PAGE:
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Lithuania 2001: peddling through a frenzied year

  • 2001-12-20
  • Rokas M. Tracevskis
VILNIUS - A government collapse, sporting achievements and more trouble for Williams framed the Lithuanian news picture in 2001. Here's a reminder of the top five events of the year, with their TBT headlines, and, below, what Lithuania's top celebrities told The Baltic Times were the five events they thought were the most important for their country.

1. "Lithuania welcomes new prime minister": An unstable Liberal/Social Liberal government was hastily put together by center-right forces - with a presidential helping hand - after the left-wing Social Democrats narrowly won elections in October 2000.

Constant rivalry between the two parties, led by Liberal Rolandas Paksas, who became prime minister for the second time, and Social Liberal Arturas Paulauskas, who became parliamentary chairman, consistently shook the coalition for months.

Finally, on June 18, Paulauskas demanded that Paksas leave his post. Paksas resigned two days later.

On July 2, Algirdas Brazauskas, Social Democrat party leader and two-time president, was nominated by President Valdas Adamkus for the prime ministerial post he had been dreaming of for a long time. A new Social Democrat/Social Liberal government, which many argued should have been the one created the previous October, was formed.

2. "NATO mania explodes in Vilnius": The NATO Parliamentary Assembly was held in Vilnius between May 27 and 31. It was probably the biggest international event Lithuania has seen in the last 10 years. More than 200 parliamentarians from NATO states and over 70 from 16 NATO associated states were in attendance.

Lithuanian MPs, conscious they were well ahead of their neighbors on the path to NATO, continued to say throughout the year that the admission of one Baltic state would be better than none. Latvian and Estonian MPs stuck to their view that NATO must take in all three or none at all. The assembly's opinion was that all candidates will be accepted individually, according to their achievements. But as Latvia and Estonia catch up with membership criteria, NATO is showing signs that it is coming round to the idea of bringing in all three countries as a block.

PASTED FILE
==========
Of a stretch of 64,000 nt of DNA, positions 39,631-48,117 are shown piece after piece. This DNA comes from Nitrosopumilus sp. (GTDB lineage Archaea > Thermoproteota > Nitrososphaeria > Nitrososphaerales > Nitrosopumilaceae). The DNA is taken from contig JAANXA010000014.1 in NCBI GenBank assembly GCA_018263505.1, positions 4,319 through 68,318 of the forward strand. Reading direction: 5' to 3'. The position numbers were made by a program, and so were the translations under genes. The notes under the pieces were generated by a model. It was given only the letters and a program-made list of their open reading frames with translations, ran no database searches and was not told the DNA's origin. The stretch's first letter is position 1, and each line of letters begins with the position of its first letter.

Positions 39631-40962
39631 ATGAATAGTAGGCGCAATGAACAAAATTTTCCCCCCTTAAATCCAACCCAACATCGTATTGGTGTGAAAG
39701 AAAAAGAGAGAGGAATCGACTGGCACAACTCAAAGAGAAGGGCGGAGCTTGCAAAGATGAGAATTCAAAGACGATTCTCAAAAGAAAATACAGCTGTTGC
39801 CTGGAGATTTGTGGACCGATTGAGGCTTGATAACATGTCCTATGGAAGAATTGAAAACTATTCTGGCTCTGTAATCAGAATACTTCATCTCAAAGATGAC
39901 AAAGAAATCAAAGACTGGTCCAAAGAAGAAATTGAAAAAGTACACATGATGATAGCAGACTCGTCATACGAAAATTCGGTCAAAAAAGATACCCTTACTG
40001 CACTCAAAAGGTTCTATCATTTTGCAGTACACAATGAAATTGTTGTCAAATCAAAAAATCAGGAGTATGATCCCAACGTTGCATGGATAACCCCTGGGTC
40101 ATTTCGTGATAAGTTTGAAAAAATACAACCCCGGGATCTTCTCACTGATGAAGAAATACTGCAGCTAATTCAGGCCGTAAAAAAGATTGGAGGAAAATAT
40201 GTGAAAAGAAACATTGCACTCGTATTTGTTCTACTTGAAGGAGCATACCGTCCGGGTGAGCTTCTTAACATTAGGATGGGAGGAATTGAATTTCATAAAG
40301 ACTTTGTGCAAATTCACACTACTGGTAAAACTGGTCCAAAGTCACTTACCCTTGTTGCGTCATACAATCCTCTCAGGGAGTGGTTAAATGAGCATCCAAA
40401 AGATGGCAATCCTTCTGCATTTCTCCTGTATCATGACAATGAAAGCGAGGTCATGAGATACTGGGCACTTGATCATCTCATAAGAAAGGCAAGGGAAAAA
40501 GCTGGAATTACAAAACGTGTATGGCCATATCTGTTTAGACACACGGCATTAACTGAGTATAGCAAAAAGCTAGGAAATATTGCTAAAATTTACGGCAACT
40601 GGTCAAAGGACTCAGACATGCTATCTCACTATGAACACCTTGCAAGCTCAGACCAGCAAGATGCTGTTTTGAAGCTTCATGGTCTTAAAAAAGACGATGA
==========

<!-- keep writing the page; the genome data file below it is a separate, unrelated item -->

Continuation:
On May 23, to demonstrate Lithuanian solidarity, all political parties in the country, excepting a couple of minor stragglers, signed a historic agreement reaffirming the country's aspiration to NATO membership.

3. "Lithuanians flock to greet champion cyclist": On Oct. 13, Rasa Polikeviciute, 31, scooped up the title of world champion in the 121-kilometer Road Cycling World Championship in Lisbon, Portugal. Alongside her compatriot, Edita Pucinskaite, 25, who won silver, Lithuania once again proved its astonishing domination of women's cycling.

Pucinskaite won the world championship in Verona, Italy, in 1999. Diana Ziliute became world cycling champion in the Netherlands in 1998.

Readers of the Lietuvos Rytas daily, the Lithuanian Olympic Committee and the lottery company Olifeja elected Polikeviciute the best Lithuanian sportsperson of 2001.

4. "Butinge's biggest oil blunder": On Nov. 23, nearly 60 tons of crude were let loose on the Baltic Sea's vulnerable environment by the Butinge offshore oil terminal, the third spill since it opened in 1999.

Butinge is part of the Mazeikiu Nafta oil complex. U.S. company Williams, Mazeikiu Nafta's operator, denied responsibility and accused the Italian firm that produced the hose for the terminal. The hose was of shoddy quality, according to Williams.

But the incident has done nothing to change Lithuanians' negative opinion of the professional skills of American management in Mazeikiu Nafta. An investigation of Williams' responsibility by the Lithuanian prosecutor general is ongoing.

5. "Anthrax found at U.S. Embassy": As the nation took a day off for All Saint's Day on Nov. 1, Lithuania became the first country in Europe to report deadly spores of anthrax. They were found in the mail room of the U.S. Embassy in Vilnius.

Five mailbags had been sent to a public health center as part of routine worldwide tests of mail sent to embassies from the U.S. State Department, where spores had earlier been found.

Seven embassy employees started taking antibiotics. Fortunately, no one got sick.